Density is a physical property because its measurement or observation does not alter the chemical composition of a substance. Other physical properties include color, texture, melting point and volume. When a chemical property, such as flammability or oxidation, is observed, one substance changes into another.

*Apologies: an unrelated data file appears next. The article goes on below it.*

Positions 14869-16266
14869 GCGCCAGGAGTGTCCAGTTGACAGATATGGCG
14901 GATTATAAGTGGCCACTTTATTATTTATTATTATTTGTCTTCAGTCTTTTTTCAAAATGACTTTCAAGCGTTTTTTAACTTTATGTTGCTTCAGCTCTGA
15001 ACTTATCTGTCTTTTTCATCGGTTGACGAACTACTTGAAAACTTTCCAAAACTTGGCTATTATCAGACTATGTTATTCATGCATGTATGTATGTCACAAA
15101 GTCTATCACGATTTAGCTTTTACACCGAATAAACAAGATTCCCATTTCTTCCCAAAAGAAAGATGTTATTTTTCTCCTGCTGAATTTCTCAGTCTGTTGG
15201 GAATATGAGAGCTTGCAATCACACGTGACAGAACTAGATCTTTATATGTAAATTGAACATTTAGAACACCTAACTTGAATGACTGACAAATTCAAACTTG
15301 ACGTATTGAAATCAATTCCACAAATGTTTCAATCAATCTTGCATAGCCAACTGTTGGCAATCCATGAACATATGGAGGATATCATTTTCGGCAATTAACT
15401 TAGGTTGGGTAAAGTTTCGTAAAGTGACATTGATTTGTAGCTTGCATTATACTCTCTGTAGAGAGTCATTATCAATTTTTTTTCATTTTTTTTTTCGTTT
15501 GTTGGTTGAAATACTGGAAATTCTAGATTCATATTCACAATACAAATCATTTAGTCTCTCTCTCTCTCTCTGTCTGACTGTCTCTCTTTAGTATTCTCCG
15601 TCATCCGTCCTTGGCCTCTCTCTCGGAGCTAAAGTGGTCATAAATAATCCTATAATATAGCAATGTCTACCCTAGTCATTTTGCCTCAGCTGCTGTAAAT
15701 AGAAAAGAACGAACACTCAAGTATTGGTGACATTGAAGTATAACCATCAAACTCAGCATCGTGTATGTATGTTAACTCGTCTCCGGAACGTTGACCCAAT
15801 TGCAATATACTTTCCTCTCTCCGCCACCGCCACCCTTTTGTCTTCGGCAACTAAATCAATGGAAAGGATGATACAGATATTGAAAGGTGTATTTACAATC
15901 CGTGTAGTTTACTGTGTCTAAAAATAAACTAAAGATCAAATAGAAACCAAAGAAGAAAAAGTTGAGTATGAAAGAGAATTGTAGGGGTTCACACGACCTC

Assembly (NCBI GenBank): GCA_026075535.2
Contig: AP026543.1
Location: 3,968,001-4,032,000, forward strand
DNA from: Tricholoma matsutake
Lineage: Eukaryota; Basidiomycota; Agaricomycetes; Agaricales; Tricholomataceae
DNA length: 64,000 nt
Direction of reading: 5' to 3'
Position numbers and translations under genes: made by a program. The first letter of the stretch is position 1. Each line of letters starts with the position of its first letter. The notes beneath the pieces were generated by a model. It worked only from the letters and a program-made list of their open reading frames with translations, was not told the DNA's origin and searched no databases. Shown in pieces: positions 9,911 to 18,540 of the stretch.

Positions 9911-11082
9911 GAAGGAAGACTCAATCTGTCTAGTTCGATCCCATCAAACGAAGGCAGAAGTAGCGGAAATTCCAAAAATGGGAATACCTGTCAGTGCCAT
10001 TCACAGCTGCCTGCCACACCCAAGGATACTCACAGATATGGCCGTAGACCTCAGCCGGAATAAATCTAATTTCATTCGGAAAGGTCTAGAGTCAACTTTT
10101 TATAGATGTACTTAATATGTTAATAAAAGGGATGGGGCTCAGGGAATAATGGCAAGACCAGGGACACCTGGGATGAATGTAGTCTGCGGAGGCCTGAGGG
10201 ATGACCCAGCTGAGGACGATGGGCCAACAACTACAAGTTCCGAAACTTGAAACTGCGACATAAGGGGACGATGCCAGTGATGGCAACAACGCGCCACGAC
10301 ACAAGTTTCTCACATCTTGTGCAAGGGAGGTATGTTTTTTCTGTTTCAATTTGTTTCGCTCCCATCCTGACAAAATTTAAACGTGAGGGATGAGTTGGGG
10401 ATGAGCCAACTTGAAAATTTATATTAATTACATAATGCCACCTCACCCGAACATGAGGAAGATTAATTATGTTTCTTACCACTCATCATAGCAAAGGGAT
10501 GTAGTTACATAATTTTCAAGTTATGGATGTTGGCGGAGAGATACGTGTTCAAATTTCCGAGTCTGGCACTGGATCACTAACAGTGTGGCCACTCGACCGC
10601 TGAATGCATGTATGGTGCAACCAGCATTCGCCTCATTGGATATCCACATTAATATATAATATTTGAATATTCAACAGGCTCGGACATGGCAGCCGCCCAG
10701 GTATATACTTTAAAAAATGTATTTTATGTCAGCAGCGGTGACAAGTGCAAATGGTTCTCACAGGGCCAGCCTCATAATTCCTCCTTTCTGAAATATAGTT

Density describes the mass per unit volume of a substance. It is an intensive property of a substance, which means density is the same no matter the shape or amount of the substance. To determine the density of something, its mass, typically measured in grams, is divided by its volume, usually measured in milliliters or liters. For example, the density of water is 1 g/ml, while the density of ice, which floats in water, is slightly less at 0.917 g/ml. Gold's density is significantly greater at 19.31 g/ml.